Can Marissa Mayer have it all?
Yahoo’s newly annointed CEO, 37, who is expecting her first child in October, personifies the high-wire, work-family balancing act that continues to confront women, a dilemma recently back on the national stage with the Atlantic magazine’s provocative cover story: "Why women still can’t have it all."
"I applaud her! But she makes my point," Princeton professor Anne-Marie Slaughter, the article’s author, tweeted about Mayer. "She’s superhuman, rich and in charge."
Mayer’s surprise appointment as CEO of the troubled Internet giant was widely hailed when it was announced last week, with most tech insiders praising her as the brains behind some of Google’s best products. But her later disclosure that she was six months pregnant was equally surprising to many, given the difficulties she is sure to face in the boardroom. Some wondered how she would juggle the responsibilities that come with both her new jobs.
Others, though, questioned whether Mayer’s pregnancy — which in few short hours had been parsed, blogged and dissected from the Internet to the airwaves — was anyone’s business but hers and her husband’s.
"I’m mortified at the attention it’s getting," said Wade Randlett, a Democratic activist and entrepreneur. "It’s really socially retro. Would Yahoo rather have a 55-year-old MBA tool or Marissa Mayer? Getting her is the coup of the year — or maybe the decade, given what kind of shape Yahoo is in."
But shareholder advocates said Mayer’s pregnancy is relevant, given the time needed to lead a company as big and complex as Yahoo.
"Once you become the CEO of a public company you relinquish the right to privacy when it comes to health issues," said Nell Minow, co-owner and board member of GMI Ratings, an independent research firm specializing in corporate governance. "The board of directors has got to make sure she keeps them informed of any issue that could affect her ability to do the job."
Although potential employers cannot discriminate against pregnant candidates, Mayer disclosed her condition to the Yahoo board in June during the interview process. "They showed their evolved thinking" by not batting an eye, she told Fortune magazine.
"I applaud the Yahoo board for not letting that be an issue," venture capitalist Heidi Roizen wrote in an e-mail. "I delivered two children while I was CEO of T/Maker, albeit a vastly smaller company than Yahoo, but many of the challenges CEOs face are similar regardless of the size of the company."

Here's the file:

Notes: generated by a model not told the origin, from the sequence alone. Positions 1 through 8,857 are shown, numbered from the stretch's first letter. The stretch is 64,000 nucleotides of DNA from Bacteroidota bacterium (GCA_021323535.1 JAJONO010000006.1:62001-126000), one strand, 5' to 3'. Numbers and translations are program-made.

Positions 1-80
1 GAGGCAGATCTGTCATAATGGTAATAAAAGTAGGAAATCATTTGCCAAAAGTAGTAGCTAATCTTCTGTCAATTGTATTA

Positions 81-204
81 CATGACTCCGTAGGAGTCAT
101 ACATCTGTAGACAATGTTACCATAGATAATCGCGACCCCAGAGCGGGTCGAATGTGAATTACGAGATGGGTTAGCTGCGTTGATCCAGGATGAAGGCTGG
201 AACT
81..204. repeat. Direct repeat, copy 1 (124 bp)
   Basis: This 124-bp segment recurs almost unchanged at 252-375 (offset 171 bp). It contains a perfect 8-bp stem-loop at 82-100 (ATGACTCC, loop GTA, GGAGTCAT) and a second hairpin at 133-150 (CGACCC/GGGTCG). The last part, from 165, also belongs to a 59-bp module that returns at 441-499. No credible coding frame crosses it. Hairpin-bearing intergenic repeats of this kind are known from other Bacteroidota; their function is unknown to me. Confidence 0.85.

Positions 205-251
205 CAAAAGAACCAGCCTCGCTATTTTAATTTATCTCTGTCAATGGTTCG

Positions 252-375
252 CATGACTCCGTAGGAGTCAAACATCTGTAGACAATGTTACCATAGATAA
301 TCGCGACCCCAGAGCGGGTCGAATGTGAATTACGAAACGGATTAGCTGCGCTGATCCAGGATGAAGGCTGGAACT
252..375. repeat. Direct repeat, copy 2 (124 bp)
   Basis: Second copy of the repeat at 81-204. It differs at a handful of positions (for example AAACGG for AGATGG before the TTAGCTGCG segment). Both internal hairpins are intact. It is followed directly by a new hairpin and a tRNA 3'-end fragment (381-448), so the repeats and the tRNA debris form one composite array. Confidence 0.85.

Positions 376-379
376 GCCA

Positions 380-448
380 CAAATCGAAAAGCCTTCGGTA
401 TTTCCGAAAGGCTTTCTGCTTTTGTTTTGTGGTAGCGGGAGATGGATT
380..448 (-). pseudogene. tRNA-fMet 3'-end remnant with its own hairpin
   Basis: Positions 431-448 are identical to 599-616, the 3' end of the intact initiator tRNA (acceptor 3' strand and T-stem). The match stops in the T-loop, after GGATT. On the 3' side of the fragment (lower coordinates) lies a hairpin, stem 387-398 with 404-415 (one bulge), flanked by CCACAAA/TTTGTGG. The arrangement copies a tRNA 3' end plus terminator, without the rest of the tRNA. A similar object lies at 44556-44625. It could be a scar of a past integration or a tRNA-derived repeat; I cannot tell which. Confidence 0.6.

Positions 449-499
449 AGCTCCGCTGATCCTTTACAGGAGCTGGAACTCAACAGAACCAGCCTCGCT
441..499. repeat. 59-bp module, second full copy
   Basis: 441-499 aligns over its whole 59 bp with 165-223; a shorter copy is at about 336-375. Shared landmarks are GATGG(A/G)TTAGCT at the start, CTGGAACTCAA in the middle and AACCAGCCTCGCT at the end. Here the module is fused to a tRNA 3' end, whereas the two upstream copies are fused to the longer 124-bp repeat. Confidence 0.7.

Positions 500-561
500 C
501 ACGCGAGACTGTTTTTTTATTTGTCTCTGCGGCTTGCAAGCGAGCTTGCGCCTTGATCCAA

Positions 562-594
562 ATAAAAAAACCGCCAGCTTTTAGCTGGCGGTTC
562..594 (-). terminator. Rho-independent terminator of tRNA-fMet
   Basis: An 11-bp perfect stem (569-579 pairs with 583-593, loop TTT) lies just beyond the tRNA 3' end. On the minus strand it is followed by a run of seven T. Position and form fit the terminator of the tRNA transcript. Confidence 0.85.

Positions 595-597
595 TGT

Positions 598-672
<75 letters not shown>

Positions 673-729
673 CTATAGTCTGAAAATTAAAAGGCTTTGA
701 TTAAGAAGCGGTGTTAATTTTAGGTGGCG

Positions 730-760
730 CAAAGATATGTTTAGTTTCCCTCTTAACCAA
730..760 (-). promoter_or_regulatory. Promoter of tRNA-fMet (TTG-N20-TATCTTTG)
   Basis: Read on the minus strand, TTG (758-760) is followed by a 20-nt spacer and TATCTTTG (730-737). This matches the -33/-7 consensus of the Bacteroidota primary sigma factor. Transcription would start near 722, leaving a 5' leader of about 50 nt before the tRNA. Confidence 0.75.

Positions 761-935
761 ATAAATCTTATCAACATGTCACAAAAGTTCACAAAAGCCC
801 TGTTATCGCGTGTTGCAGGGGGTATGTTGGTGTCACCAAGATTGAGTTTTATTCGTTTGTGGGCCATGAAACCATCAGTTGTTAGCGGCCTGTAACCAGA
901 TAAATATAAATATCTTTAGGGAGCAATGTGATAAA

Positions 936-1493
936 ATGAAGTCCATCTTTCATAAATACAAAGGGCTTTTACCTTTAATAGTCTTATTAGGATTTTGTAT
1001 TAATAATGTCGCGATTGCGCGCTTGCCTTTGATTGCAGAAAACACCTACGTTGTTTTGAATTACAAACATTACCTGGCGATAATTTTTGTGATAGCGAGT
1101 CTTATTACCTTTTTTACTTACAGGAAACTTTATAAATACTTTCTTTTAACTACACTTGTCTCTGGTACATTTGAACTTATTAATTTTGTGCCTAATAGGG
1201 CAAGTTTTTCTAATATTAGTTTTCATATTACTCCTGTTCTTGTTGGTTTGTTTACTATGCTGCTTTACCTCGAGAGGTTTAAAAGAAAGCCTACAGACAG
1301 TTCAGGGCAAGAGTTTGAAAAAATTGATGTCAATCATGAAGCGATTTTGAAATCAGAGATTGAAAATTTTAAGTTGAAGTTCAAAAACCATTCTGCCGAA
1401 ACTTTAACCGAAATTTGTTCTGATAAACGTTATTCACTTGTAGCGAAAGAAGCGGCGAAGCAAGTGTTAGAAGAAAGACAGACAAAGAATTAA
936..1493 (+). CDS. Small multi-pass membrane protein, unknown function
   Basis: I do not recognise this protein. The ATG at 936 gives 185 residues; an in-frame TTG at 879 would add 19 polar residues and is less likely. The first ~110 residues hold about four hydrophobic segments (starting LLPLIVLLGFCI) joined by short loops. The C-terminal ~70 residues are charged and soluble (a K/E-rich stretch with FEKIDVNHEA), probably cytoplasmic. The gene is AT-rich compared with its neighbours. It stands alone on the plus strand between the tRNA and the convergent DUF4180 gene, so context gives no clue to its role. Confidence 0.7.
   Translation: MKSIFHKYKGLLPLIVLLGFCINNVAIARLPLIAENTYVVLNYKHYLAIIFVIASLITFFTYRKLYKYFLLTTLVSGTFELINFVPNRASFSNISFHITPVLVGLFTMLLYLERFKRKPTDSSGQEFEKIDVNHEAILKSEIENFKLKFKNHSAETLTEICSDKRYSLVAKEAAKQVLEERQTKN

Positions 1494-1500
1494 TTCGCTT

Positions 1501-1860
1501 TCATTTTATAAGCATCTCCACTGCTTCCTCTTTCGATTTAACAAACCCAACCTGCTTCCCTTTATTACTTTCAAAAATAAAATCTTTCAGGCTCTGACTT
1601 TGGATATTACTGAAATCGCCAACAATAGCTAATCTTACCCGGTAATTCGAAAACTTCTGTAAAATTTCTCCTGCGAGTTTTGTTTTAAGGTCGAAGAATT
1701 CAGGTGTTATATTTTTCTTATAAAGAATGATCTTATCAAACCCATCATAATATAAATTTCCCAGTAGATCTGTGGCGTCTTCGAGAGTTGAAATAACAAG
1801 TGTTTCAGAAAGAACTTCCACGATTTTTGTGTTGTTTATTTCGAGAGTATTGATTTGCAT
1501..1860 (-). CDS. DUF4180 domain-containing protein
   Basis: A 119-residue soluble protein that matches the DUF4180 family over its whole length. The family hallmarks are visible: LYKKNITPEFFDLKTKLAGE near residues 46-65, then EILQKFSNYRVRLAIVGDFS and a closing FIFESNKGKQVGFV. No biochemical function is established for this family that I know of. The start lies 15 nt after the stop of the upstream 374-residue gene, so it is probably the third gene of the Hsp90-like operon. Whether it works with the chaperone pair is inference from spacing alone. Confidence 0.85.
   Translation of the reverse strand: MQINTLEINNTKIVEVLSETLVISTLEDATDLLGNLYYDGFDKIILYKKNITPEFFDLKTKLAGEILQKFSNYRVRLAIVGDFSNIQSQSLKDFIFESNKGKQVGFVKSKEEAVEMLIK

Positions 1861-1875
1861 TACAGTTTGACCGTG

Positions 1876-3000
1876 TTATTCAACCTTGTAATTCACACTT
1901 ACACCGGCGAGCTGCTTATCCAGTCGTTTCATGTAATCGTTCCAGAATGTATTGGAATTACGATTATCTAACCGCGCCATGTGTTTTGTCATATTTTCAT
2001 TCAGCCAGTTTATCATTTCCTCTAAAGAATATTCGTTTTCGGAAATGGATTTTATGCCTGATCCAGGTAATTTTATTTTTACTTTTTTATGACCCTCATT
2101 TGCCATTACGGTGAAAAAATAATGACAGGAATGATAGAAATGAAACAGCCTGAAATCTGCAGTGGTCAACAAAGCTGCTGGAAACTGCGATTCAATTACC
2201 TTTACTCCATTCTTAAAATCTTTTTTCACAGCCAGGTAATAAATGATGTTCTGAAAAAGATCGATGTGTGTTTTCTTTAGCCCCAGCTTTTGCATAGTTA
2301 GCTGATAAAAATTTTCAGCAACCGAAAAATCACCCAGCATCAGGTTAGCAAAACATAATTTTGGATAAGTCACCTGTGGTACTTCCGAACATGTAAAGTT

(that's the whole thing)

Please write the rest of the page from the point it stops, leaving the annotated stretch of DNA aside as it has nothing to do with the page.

Yahoo’s shareholders, furious that the stock has lost half its value in the past four years, seem bullish on Mayer, at least for the time being. Activist investor Dan Loeb, whose almost 6 percent stake in Yahoo gave him the clout to oust previous CEO Scott Thompson over his fudged resume — and snagged Loeb a seat on the board in May — simply wrote "!!!!" on a Facebook post linking to a story about Mayer’s new gig. But it was widely reported that Loeb championed the superstar ex-Googler as someone who could swoop in and overhaul Yahoo, which desperately needs help.
Experts said taking some time off early in a job tenure shouldn’t put the kibosh on a candidate. "It’s not really relevant in the long term," said Susan Magley, president of search firm Magley & Associates.
"I see it as a nonissue," agreed Cindy Burns, national director of the National Association of Professional Women.
For that matter, while Mayer may not maintain her typical 90-hour workweek when her son is born in early October, she’s likely to stay closely tied to the executive suite.
"My maternity leave will be a few weeks long and I’ll work through it," she told Fortune.
As the fifth person to lead Yahoo in the past year, Mayer is clearly taking on a daunting job. That’s led some to raise the theory of "the glass cliff" -- the idea that struggling companies sometimes pick women for leadership roles when the odds are stacked against them, increasing the chances that they’ll fall short.
For many observers, the most socially relevant point about Mayer is that she’s joining such a small club. There’s only one other female CEO in Silicon Valley — Hewlett-Packard’s Meg Whitman. Including Yahoo, only 20 Fortune 500 companies are led by women.
"With 96 percent of (CEO) positions still held by men, we look to additional progress in tapping talented women for top leadership and hope that, soon, there will no longer be a need to count them," Ilene Lang, CEO of Catalyst, a nonprofit focused on women’s professional opportunities, said in a statement.
Mayer’s youth and engineering chops make her a role model, observers said.
"She and (Facebook COO) Sheryl Sandberg will be twin towers for hopefully quite some time," Randlett said. "I have three daughters and I want them to believe they can have a great family, a great career, go into math, science, hold elected office or study art history. This is great for every parent with young daughters who wants that reinforcement of a great example you can point to."
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